Cisco is certainly giving all of us a lot to think about (probably more than a lot for its competitors). The prevailing view here is that Cisco bought a mid-market WiFi company. If that’s true then they need their collective heads examined. The price is too high for what Meraki brings to Cisco’s WiFi, incrementally. I think there’s more to it—a lot more. Their purchase of Meraki has even more potential dimensions than its previous Cloupia deal, in fact. The combination definitely makes me wonder whether Cisco is getting ready to be a major cloud player.
One of my points on the Cloupia deal was that Cisco would likely be faced with a decision on becoming a cloud provider if it wants to be a serious cloud player. Arch-rival HP is both a provider of cloud tools and a provider of cloud services, and Cisco either needs to accept it’s not competing with HP in the cloud or it has to offer a cloud service. With Meraki it potentially has just that capability.
What’s the beef that justifies the price here? I think the Meraki site explains it; it’s cloud-based control of the edge, including security and DPI. The notion of having the cloud control the edge via telemetry is congruent with the operators’ Network Functions Virtualization (NFV) initiatives. NFV explicitly calls for having DPI-based services like firewalls implemented using a simple device at the edge and cloud-hosted smarts. Sounds a lot like what Meraki offers, right?
Even for SDN (something Cisco really doesn’t want to do in the “normal” way but may have to do in SOME way), Meraki could be a real value. SDN needs a mechanism for software to control the network, and the best way to do that is at the edge and from the cloud. Which Meraki can do. If Cisco adds Meraki telemetry to other devices in its product line, it could be taking a major step toward SDN either by following the standards like OpenFlow (over the telemetry tunnel) or by ignoring them and implementing a better and richer form of software control.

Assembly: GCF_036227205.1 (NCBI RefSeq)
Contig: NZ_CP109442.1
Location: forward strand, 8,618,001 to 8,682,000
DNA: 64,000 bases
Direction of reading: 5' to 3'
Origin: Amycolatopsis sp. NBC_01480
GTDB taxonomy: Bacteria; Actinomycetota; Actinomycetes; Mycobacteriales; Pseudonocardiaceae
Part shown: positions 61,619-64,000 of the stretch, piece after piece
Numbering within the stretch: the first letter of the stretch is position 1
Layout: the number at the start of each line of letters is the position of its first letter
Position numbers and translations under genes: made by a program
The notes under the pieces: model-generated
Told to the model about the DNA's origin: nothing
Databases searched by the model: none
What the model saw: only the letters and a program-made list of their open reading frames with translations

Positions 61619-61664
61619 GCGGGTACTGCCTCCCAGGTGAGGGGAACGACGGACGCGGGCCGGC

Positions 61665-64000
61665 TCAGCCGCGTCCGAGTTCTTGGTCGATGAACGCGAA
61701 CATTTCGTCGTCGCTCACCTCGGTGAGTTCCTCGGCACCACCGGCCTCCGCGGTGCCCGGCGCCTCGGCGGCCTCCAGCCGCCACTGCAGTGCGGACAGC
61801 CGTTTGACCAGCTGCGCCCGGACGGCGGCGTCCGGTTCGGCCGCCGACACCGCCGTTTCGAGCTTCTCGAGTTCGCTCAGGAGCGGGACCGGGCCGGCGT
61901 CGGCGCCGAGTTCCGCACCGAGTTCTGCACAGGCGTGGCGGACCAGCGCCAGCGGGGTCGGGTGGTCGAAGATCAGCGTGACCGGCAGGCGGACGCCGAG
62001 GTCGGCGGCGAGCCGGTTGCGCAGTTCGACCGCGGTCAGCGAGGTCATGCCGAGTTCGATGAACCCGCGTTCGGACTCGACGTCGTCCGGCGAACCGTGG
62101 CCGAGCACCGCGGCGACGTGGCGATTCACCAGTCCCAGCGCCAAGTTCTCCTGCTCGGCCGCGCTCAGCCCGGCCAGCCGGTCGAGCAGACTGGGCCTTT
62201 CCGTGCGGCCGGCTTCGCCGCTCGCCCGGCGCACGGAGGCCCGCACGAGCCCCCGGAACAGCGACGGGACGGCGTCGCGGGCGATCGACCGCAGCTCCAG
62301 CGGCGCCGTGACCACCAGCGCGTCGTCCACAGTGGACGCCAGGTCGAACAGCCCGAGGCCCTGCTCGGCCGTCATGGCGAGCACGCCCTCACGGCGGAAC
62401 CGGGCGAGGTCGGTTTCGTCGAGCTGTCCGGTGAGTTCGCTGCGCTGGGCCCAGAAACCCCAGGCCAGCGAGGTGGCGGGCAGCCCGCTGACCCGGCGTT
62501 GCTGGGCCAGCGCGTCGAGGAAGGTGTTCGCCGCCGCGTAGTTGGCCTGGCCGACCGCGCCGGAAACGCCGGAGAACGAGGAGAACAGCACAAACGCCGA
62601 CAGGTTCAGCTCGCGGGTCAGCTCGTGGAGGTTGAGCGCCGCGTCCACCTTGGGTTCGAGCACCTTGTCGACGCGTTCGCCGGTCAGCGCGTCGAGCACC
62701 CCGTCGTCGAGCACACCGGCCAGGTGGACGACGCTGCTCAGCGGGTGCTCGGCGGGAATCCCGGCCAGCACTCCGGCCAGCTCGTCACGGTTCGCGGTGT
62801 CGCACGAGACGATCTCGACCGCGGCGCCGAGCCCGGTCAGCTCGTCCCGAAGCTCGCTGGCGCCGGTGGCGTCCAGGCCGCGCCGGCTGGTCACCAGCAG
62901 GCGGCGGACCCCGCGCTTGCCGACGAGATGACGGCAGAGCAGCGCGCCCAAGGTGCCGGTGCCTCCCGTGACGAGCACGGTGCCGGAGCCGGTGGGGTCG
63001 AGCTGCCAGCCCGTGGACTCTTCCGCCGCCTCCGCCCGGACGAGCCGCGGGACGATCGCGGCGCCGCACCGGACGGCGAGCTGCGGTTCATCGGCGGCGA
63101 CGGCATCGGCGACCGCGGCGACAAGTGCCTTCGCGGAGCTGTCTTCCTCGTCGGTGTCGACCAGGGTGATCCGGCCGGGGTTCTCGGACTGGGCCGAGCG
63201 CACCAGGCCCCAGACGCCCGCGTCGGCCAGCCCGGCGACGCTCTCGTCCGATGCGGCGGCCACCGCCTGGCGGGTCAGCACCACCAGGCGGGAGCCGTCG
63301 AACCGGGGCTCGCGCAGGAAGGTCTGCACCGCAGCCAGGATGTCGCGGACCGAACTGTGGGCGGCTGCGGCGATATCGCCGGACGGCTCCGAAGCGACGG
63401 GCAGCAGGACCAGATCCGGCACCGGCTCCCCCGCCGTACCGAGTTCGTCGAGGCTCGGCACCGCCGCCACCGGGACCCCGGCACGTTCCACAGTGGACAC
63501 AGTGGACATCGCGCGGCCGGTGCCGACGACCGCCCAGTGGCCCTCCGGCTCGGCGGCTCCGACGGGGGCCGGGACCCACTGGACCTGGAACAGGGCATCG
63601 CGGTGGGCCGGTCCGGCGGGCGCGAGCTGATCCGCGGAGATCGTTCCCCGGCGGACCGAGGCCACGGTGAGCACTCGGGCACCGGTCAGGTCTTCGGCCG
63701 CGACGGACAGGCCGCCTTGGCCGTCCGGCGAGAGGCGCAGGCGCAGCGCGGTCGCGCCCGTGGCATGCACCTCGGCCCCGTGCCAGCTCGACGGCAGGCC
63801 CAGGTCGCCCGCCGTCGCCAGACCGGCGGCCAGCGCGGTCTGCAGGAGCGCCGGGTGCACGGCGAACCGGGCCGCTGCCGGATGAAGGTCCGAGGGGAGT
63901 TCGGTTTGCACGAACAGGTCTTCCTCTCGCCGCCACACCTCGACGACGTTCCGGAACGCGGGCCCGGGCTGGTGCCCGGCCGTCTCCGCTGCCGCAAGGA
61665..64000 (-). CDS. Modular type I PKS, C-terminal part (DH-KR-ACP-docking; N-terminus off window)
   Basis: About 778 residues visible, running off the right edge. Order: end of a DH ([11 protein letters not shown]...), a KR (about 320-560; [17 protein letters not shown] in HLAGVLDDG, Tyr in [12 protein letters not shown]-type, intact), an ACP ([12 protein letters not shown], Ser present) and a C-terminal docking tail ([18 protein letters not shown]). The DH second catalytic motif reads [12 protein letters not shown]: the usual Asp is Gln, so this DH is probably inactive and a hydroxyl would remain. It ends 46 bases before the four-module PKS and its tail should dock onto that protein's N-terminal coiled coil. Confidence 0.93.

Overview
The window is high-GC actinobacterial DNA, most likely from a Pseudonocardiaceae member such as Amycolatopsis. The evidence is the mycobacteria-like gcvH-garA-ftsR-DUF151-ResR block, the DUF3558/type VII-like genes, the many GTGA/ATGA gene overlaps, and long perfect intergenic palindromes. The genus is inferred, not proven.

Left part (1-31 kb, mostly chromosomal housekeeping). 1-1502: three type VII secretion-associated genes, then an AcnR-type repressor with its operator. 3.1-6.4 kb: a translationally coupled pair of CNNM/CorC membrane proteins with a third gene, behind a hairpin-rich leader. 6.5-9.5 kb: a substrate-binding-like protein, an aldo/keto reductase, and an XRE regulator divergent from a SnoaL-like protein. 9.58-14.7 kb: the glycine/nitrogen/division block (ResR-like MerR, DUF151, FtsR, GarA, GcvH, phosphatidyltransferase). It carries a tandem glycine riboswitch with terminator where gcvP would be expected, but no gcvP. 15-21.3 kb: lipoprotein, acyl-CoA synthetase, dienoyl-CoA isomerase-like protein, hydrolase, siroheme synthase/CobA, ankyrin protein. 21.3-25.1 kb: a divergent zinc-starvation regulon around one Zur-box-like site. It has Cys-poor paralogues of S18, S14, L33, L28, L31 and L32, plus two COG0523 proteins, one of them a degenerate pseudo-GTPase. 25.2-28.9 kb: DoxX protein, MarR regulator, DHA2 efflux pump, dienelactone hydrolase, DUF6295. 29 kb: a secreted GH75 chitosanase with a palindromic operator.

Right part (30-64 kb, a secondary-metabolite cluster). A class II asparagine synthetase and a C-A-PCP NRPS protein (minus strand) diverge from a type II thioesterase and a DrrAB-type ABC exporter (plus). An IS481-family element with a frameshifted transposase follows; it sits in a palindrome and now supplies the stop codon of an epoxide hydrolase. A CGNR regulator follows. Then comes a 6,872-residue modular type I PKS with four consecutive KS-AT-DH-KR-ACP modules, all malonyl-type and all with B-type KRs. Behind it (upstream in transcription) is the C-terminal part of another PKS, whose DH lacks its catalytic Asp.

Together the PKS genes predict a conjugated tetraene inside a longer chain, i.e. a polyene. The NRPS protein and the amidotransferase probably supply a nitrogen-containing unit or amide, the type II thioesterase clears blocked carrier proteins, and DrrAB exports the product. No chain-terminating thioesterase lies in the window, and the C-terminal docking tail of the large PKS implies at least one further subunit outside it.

You could also start sticking UCS servers in the Meraki data centers, expanding the capacity, adding management features from Cloupia, and the next thing you know you have a real cloud service infrastructure. Cisco could resell management services to operators, field its own services, host IaaS through SaaS clouds, you name it. All this, and NFV and SDN too.
I think Cisco realizes that differentiation at the device level can come only by coupling the devices to a strong higher-layer story. Right now, market needs for cloud computing, service-layer intelligence, and lower-cost networking overall are compelling enough that operators will overlook lack of standards. In any case, if the past is an indication of the future, we’re looking at three or more years of development to get a useful standard in SDN, NFV, and the service layer out there. Nobody will wait that long.
But…as I said with the Cloupia deal, there’s always the chance that Cisco’s motives were less lofty than the potential would suggest. I do have to say that chance is growing smaller with each acquisition that seems to play more directly to the cloud scene.
So what do competitors do? I think we can presume there will be more cloud-driven M&A involving boutique startups and major firms. That’s because while most of the Cisco competitors have some software position, none of them has any compelling cloud position. Alcatel-Lucent is the closest to having the internal collateral it needs, as I’ve noted before. HP has a good cloud story but it’s not as strong tying it to their network products, and the company’s recent faux pas in the Autonomy buy may make it gun-shy in gathering further software assets. Ericsson and NSN have software elements but nothing I’d call a cohesive software STRATEGY. Juniper has promoted its Junos-universality position and had at one time an aggressive higher-layer position with Space, but it’s recently backed away from that in favor of simple operations missions. For the latter three players, I think it’s M&A or the highway, so to speak.